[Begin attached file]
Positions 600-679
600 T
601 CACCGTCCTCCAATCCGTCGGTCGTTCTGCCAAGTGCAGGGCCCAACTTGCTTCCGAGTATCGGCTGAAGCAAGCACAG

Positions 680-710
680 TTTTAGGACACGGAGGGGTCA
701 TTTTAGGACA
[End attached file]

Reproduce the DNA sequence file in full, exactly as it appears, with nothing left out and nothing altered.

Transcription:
Positions 600-679
600 T
601 CACCGTCCTCCAATCCGTCGGTCGTTCTGCCAAGTGCAGGGCCCAACTTGCTTCCGAGTATCGGCTGAAGCAAGCACAG

Positions 680-710
680 TTTTAGGACACGGAGGGGTCA
701 TTTTAGGACA